42 U.S.C. § 9613(f) (emphasis added). Based on this language in § 113(f), Union Pacific argues ASARCO's contribution claim against it existed " as soon as ASARCO was the subject of any civil action relating to CDA contamination." (Dkt. 41 at 3.)
In Cooper Industries, Inc. v. Aviall Services, Inc., 543 U.S. 157, 125 S.Ct. 577, 160 L.Ed.2d 548, (2004), the Supreme Court construed the term " during or following any civil action" found in § 113(f) to mean that a contribution claim under § 113(f) is authorized only " during or following" a civil action brought under § 106 or § 107. Cooper, 543 U.S. at 168. Thus, a party who had not been sued under § 107(a), could not proceed under § 113(f). See Kotrous v. Goss-Jewett Co. of N. Cal., 523 F.3d 924, 934 (9th Cir. 2008). The Supreme Court later held that § 113(f)(1) " permits suit before or after the establishment of common liability." United States v. Atlantic Research Corp., 551 U.S. 128, 138-39, 127 S.Ct. 2331, 168 L.Ed.2d 28 (2007) (finding § 113(f)(1) authorizes a contribution action to PRPs with common liability stemming from an action instituted under § 106 or § 107).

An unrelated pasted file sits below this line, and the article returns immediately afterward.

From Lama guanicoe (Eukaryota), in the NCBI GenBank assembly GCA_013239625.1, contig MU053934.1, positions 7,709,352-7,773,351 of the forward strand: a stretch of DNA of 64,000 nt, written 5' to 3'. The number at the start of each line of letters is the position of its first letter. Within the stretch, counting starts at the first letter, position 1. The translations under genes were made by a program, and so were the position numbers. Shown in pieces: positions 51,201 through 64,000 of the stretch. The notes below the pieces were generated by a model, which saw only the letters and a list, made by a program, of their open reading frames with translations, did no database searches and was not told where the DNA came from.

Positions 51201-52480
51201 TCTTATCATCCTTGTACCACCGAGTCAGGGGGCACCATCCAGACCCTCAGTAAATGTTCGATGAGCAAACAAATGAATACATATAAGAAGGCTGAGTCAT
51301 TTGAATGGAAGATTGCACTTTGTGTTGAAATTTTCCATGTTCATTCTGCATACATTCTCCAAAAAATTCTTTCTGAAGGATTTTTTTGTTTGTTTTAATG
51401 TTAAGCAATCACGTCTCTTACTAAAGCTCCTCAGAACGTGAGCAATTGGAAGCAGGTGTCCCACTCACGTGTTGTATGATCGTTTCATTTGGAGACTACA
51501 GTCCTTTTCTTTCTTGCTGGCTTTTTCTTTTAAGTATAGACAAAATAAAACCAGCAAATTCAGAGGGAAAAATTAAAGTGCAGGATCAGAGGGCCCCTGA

Here, ASARCO has long been subject to CERCLA suits concerning the Coeur d'Alene Basin. Civil actions against ASARCO for contamination in the Coeur d'Alene Basin commenced as far back as 1991 when the Coeur d'Alene Tribe filed its case in this Court against ASARCO and various other mining companies. See Coeur d'Alene Tribe v. ASARCO, et al., Case No. 91-0342-N-HLR and (Dkt. 24 at ¶ 30.) The United States later brought its § 107(a) action against ASARCO in 1996. See United States v. ASARCO, et al.,
Case No. 96-01220N-EJL and (Dkt. 24 at ¶ 31.) Those cases were consolidated and, in 2003, this Court issued its Order finding ASARCO twenty-two percent liable for the costs of CERCLA remediation at the Coeur d'Alene Basin Site. See Coeur d' Alene Tribe v. Asarco, Inc., 280 F.Supp.2d 1094 (D. Idaho 2003.) Thus, ASARCO has had a § 113(f) contribution claim against Union Pacific for some time now. See Atlantic Research Corp., 551 U.S. at 138-39.